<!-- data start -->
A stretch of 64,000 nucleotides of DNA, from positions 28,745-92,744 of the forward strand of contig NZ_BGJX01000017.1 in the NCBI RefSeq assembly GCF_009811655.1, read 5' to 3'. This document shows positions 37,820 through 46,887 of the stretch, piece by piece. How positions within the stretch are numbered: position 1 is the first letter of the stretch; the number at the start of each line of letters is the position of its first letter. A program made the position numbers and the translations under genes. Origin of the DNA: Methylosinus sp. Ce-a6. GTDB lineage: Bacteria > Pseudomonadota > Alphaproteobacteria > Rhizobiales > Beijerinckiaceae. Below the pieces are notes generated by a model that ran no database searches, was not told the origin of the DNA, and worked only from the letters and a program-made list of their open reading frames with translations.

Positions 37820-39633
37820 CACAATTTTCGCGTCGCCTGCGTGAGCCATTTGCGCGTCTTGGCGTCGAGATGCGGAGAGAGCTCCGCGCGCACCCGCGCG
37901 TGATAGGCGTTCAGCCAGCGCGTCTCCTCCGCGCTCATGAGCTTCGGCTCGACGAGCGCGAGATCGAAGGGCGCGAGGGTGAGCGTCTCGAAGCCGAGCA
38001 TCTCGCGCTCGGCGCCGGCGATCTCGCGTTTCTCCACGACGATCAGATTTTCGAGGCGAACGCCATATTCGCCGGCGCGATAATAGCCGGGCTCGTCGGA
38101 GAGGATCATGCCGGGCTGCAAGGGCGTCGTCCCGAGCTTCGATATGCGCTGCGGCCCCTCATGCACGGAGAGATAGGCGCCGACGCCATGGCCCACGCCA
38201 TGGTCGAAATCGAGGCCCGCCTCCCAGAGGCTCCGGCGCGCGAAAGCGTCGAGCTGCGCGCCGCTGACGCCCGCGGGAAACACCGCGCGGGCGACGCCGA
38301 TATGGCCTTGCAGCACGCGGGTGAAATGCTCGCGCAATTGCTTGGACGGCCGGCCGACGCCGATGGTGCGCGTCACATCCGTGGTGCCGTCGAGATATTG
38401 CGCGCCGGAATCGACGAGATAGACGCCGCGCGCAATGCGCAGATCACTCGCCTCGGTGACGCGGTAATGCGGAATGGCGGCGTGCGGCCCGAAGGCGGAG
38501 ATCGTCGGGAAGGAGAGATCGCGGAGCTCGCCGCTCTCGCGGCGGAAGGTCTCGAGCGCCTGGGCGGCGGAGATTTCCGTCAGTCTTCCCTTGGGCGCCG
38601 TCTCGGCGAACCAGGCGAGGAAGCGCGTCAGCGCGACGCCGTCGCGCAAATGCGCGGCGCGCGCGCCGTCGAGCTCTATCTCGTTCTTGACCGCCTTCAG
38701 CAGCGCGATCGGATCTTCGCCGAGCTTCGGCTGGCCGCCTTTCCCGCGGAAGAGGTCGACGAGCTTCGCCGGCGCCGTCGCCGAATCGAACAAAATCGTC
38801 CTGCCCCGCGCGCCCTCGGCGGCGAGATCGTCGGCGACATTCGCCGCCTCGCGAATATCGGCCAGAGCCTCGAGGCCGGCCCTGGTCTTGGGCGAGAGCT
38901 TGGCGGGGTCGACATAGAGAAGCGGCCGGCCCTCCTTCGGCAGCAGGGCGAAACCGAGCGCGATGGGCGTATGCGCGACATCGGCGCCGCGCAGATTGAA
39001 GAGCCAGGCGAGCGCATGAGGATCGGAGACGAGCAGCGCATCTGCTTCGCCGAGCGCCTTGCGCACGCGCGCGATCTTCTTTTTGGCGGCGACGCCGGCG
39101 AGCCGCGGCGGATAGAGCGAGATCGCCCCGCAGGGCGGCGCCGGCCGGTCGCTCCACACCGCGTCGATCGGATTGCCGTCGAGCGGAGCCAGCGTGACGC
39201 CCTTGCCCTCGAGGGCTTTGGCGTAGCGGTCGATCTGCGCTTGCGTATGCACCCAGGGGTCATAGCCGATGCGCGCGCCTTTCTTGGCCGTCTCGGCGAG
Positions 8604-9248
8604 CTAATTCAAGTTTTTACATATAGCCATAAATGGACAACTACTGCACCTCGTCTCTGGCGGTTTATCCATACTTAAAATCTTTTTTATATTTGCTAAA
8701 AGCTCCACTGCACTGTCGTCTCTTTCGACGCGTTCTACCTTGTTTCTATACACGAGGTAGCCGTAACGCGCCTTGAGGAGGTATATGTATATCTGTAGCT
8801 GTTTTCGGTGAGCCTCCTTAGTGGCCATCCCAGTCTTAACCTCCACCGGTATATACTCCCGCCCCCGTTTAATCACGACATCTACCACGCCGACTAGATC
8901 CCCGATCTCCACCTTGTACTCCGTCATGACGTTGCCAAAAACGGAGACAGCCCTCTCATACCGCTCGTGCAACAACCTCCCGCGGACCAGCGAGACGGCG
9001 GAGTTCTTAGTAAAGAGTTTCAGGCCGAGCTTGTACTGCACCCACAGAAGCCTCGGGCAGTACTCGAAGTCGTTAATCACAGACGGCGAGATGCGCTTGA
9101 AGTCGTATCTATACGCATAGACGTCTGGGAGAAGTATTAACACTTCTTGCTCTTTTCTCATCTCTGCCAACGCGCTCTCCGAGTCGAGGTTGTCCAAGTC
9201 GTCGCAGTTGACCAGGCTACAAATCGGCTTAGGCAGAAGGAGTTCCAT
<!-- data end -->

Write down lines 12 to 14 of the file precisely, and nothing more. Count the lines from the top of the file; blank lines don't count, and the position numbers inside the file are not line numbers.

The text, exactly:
38701 CAGCGCGATCGGATCTTCGCCGAGCTTCGGCTGGCCGCCTTTCCCGCGGAAGAGGTCGACGAGCTTCGCCGGCGCCGTCGCCGAATCGAACAAAATCGTC
38801 CTGCCCCGCGCGCCCTCGGCGGCGAGATCGTCGGCGACATTCGCCGCCTCGCGAATATCGGCCAGAGCCTCGAGGCCGGCCCTGGTCTTGGGCGAGAGCT
38901 TGGCGGGGTCGACATAGAGAAGCGGCCGGCCCTCCTTCGGCAGCAGGGCGAAACCGAGCGCGATGGGCGTATGCGCGACATCGGCGCCGCGCAGATTGAA